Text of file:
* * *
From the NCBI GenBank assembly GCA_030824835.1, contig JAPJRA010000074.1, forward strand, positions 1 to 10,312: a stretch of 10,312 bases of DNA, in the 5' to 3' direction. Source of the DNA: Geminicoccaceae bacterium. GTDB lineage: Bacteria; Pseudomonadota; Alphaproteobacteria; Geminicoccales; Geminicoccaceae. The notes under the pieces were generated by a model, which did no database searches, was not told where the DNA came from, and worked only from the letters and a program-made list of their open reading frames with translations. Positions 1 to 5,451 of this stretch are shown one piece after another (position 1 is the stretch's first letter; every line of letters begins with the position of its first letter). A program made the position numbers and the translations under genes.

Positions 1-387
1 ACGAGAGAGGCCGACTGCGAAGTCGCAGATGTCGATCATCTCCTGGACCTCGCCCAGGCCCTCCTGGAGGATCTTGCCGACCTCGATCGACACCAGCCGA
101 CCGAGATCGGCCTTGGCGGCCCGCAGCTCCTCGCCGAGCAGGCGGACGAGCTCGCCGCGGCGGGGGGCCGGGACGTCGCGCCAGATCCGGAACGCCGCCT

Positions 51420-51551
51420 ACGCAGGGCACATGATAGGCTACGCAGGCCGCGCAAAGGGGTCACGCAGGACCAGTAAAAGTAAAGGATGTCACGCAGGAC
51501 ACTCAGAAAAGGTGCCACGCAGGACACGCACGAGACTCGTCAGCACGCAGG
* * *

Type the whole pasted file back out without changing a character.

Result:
From the NCBI GenBank assembly GCA_030824835.1, contig JAPJRA010000074.1, forward strand, positions 1 to 10,312: a stretch of 10,312 bases of DNA, in the 5' to 3' direction. Source of the DNA: Geminicoccaceae bacterium. GTDB lineage: Bacteria; Pseudomonadota; Alphaproteobacteria; Geminicoccales; Geminicoccaceae. The notes under the pieces were generated by a model, which did no database searches, was not told where the DNA came from, and worked only from the letters and a program-made list of their open reading frames with translations. Positions 1 to 5,451 of this stretch are shown one piece after another (position 1 is the stretch's first letter; every line of letters begins with the position of its first letter). A program made the position numbers and the translations under genes.

Positions 1-387
1 ACGAGAGAGGCCGACTGCGAAGTCGCAGATGTCGATCATCTCCTGGACCTCGCCCAGGCCCTCCTGGAGGATCTTGCCGACCTCGATCGACACCAGCCGA
101 CCGAGATCGGCCTTGGCGGCCCGCAGCTCCTCGCCGAGCAGGCGGACGAGCTCGCCGCGGCGGGGGGCCGGGACGTCGCGCCAGATCCGGAACGCCGCCT

Positions 51420-51551
51420 ACGCAGGGCACATGATAGGCTACGCAGGCCGCGCAAAGGGGTCACGCAGGACCAGTAAAAGTAAAGGATGTCACGCAGGAC
51501 ACTCAGAAAAGGTGCCACGCAGGACACGCACGAGACTCGTCAGCACGCAGG